Exodus 13:17-18 tells us that God perceived that taking the shortest route from Egypt to Canaan would result in the Israelites arriving in Canaan unprepared for the battles that they would encounter there. So God lead them on the longer route through the desert.
I compared the long route through the desert with the commencement of Jesus’ ministry. The Gospel of John gives the impression that Jesus took the short route. John 1:29-34 describe the baptism of Jesus and then the rest of the chapter tells of Jesus calling his disciples. He hits the ground running. But the synoptics all detail a gap between Jesus’ baptism and commencement of ministry. No sooner does a voice from heaven confirm his anointing, than the Spirit leads him into the desert for 40 days, where he’s tempted by Satan. Yes, God lead Jesus by the longer route through the desert.
I receive the impression from many Christians that once a person commits their life to Christ they should expect to start receiving blessings from God. To be very honest with you, I’m torn about how to respond to this. On the one hand, a person who submits to God’s rule over their life, receives forgiveness, freedom from guilt, the presence of the Holy Spirit in their life, and membership into the family of God. There’s no greater blessing than these. But on the other hand, I am also convinced that Satan likes nothing better than to attack newborn Christians. He makes life as difficult as he can, trying to destroy faith before it’s taken root. I believe this is the message of the 4 soils in Matt 13.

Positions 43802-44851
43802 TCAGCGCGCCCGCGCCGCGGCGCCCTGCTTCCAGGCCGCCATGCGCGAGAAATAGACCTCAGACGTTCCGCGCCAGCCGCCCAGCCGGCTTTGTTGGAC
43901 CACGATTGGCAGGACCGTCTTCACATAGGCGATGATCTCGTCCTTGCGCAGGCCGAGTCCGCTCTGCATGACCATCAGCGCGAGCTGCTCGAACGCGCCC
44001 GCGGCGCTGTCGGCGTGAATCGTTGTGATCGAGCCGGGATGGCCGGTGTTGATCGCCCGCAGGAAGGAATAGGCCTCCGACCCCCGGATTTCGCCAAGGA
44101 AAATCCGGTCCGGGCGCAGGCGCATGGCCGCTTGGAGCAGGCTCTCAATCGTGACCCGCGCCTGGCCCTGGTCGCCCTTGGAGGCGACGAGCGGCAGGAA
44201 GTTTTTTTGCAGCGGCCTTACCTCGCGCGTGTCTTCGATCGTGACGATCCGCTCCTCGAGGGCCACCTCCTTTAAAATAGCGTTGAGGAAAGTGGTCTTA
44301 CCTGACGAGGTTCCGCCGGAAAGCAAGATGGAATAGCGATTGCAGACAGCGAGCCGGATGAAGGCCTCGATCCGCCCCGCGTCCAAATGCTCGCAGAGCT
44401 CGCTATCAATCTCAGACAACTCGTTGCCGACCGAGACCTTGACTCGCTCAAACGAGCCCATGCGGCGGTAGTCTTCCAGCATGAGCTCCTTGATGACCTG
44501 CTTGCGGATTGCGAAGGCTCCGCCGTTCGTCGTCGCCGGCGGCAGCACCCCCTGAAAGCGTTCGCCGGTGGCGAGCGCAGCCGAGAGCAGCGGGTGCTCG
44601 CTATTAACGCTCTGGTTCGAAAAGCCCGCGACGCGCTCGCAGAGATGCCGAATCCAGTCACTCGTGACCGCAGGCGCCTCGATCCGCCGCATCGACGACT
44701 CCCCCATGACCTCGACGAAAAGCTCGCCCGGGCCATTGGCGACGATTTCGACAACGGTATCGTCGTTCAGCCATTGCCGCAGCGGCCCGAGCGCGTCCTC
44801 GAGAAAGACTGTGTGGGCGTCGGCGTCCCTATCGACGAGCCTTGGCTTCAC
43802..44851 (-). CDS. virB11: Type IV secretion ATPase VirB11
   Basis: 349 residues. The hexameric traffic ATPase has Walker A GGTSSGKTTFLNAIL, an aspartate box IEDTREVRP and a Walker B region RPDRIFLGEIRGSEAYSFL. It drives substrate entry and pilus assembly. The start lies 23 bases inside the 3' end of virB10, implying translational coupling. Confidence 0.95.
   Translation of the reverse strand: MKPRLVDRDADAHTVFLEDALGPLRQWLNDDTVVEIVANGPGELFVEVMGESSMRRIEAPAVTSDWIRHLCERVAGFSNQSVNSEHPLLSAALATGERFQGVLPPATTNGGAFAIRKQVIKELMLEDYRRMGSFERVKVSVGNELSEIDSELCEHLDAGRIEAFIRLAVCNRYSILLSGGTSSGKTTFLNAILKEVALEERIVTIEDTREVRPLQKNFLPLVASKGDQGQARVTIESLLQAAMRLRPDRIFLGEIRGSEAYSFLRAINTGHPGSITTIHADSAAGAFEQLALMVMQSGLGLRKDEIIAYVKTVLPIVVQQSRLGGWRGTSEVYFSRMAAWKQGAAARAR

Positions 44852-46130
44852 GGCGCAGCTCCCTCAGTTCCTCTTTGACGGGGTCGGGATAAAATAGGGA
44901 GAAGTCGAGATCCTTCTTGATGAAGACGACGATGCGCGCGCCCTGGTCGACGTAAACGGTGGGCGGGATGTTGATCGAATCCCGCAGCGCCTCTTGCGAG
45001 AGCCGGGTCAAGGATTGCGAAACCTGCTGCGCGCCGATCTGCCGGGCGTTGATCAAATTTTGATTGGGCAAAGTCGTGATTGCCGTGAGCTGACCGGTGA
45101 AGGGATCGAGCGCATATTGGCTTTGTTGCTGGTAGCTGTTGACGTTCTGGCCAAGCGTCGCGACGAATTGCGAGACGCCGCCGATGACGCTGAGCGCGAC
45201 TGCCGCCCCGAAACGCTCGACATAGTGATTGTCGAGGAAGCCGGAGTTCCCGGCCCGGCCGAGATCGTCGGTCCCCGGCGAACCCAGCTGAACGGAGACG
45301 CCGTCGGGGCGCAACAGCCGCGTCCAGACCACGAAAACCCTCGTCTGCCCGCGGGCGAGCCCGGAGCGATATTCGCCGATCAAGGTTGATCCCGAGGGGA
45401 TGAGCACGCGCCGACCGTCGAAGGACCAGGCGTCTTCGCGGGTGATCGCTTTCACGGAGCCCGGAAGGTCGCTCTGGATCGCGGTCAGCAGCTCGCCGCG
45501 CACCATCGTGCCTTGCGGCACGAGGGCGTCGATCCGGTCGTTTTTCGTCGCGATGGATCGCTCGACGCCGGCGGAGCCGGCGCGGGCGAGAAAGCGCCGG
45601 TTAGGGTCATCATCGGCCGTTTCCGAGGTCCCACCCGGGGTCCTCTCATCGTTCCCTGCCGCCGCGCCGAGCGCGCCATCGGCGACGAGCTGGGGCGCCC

Churches seem to do a pretty good job preparing new converts for blessings, but not so well preparing them for obstacles and spiritual attacks. Perhaps we worry that talking of long desert roads will deter people from committing their lives to Christ’s rule. I wonder if Christ was thinking this when he spoke to the crowds in Luke 14:25-33 about their need to “count the cost” before deciding to follow him.
Have you experienced a church/person that does a good job of encouraging people to make an informed decision about their salvation? Do you agree that Christians often get too excited describing the blessings or a relationship with God and overlook the struggles that come with it? Is this justifiable or a serious shortcoming?
If we accept that young Christians often encounter particular challenges from Satan, we must ask ourselves “How do our churches provide extra support for new converts?” I try to set up a regular Bible study/discussion with those I baptize, but it often doesn’t seem a priority to them right then. (Just as newlyweds seldom schedule a counseling session for the week after the wedding.)
Have you seen effective ways that new Christians have been encouraged/supported? Did you experience difficulties in the first year of your New Life? What helped you stick with your commitment?